Left ventricular end diastolic pressure and contrast-induced acute kidney injury in patients with acute coronary syndrome undergoing percutaneous coronary intervention.Cardiovasc Revasc Med. 2018 09; 19(6S):16-20.CR
Left ventricular end-diastolic pressure (LVEDP) reflects ventricular performance and volume status. We sought to analyze the relationship between LVEDP and the incidence of contrast-induced acute kidney injury (AKI) in patients with acute coronary syndrome undergoing percutaneous coronary intervention (PCI).
Between January 2006 and December 2008, a total of 254 patients presenting with an acute coronary syndrome had the LVEDP assessed prior to the intervention. Contrast-induced AKI was defined as an increase in serum creatinine ≥25% from baseline or an absolute increase of >0.5 mg/dL from baseline. Patients were divided into three groups according to baseline LVEDP (<12 mmHg, 12-20 mmHg and > 20 mmHg). Baseline clinical, angiographic and procedural characteristics, as well as serum creatinine and estimated glomerular filtration rate (eGFR) at baseline and at 24, 48 and 72 h were retrospectively collected.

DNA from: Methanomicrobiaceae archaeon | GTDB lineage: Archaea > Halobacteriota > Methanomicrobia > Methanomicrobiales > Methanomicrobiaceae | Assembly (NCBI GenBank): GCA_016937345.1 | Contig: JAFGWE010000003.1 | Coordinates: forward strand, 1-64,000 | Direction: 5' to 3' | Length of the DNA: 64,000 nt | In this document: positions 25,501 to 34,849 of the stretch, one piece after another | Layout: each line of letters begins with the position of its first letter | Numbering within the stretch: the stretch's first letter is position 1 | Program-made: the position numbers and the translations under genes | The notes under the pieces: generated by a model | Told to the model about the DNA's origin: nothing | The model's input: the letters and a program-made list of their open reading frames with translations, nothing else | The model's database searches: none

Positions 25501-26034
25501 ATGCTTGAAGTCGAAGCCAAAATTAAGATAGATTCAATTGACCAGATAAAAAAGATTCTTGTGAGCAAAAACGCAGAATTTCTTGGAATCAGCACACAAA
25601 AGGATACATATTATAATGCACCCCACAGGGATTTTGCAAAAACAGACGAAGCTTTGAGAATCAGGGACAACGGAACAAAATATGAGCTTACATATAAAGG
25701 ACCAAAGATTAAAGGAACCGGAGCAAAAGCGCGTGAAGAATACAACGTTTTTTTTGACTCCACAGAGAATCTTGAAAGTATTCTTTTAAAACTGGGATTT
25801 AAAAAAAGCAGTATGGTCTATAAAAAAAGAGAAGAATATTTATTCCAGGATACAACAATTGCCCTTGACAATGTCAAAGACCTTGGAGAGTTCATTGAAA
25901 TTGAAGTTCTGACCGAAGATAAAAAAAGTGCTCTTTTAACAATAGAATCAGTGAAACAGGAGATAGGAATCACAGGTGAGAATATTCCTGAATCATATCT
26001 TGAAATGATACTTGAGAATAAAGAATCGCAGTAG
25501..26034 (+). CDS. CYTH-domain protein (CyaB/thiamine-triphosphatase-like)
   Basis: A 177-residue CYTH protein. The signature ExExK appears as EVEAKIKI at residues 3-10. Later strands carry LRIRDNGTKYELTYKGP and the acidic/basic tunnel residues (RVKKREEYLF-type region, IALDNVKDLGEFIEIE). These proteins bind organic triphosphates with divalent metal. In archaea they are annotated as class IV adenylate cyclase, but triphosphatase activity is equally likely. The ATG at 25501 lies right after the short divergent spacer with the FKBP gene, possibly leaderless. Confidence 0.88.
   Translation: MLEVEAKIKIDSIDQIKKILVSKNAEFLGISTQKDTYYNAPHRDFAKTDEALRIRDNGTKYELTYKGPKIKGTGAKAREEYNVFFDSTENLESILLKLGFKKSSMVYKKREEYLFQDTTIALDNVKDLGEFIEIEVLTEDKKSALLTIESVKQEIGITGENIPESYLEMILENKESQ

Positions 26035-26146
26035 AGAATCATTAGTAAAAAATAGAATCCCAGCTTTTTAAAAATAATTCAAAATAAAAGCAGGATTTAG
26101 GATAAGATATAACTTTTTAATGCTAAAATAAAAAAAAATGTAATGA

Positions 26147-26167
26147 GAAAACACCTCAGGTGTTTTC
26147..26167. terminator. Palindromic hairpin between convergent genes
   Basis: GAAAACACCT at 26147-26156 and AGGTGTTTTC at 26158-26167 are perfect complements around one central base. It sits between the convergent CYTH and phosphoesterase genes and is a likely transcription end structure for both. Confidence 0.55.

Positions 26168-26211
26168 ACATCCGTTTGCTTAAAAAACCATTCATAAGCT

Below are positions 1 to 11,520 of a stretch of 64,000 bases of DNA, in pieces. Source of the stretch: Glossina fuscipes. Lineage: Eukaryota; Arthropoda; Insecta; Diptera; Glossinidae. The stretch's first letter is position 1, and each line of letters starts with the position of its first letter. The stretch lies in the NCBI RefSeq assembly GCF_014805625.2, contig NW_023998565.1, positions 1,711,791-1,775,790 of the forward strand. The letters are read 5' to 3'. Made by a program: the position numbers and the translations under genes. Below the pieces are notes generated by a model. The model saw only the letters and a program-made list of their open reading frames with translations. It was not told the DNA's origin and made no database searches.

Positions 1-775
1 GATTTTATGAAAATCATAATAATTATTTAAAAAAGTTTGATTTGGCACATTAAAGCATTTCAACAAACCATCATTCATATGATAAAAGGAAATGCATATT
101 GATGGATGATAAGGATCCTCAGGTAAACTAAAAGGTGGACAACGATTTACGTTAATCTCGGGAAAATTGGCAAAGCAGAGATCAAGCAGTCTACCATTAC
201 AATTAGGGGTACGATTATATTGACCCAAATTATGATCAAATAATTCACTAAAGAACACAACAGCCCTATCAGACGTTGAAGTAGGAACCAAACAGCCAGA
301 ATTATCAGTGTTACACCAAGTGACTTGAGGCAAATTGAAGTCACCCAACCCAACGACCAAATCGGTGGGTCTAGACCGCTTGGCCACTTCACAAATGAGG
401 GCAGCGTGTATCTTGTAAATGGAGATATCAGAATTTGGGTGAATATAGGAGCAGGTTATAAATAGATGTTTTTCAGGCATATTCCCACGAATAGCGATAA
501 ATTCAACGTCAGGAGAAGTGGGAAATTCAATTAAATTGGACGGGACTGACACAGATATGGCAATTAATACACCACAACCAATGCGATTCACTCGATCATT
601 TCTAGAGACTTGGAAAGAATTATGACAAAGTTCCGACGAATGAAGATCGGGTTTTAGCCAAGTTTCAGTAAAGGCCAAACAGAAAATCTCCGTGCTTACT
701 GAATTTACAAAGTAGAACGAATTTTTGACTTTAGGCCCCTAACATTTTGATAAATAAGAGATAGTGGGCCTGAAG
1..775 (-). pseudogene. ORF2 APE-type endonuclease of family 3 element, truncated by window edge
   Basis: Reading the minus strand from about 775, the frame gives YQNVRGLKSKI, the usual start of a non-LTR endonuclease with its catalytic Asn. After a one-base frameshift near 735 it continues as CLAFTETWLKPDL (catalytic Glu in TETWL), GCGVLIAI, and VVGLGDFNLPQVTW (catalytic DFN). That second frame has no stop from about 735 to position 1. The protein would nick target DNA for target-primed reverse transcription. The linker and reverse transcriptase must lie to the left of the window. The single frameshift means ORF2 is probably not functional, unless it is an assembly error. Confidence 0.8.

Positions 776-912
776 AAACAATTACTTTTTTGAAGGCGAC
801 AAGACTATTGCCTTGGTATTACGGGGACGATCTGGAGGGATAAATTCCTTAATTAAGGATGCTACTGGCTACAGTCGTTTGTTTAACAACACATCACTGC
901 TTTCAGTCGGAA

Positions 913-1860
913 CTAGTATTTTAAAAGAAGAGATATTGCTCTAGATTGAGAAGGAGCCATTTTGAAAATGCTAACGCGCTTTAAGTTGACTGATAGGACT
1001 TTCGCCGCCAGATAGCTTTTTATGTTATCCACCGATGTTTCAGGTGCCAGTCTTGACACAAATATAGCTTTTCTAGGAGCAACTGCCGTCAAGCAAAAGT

Baseline clinical characteristics were similar in all three groups with the exception of lower left ventricular ejection fraction in patients with elevated LVEDP (p = 0.02). Among the 17 patients with an LVEDP < 12 mmHg, only one (5.9%) developed AKI; among the 82 patients with an LVEDP = 12-20 mmHg, 15 (18.3%) developed AKI; and among the 155 patients with an LVEDP > 20 mmHg, only 22 developed AKI (13.6%). There was no correlation between LVEDP and the change in GFR at 24 h and at 48 h. Further comparison between the group of patients that developed contrast induced AKI versus those that did not, showed a that there was a significantly lower baseline left ventricular ejection fraction (LVEF) among patients that developed contrast induced AKI compared to those that did not (41.4% vs. 48.3%, p = 0.045, respectively).
In patients with acute coronary syndrome undergoing PCI, baseline LVEDP was not associated with contrast-induced AKI. However patients with reduced ejection fraction seemed to be at a higher risk of developing AKI. More studies are needed to assess the relationship between LVEDP, LVEF and the risk of developing contrast induced AKI.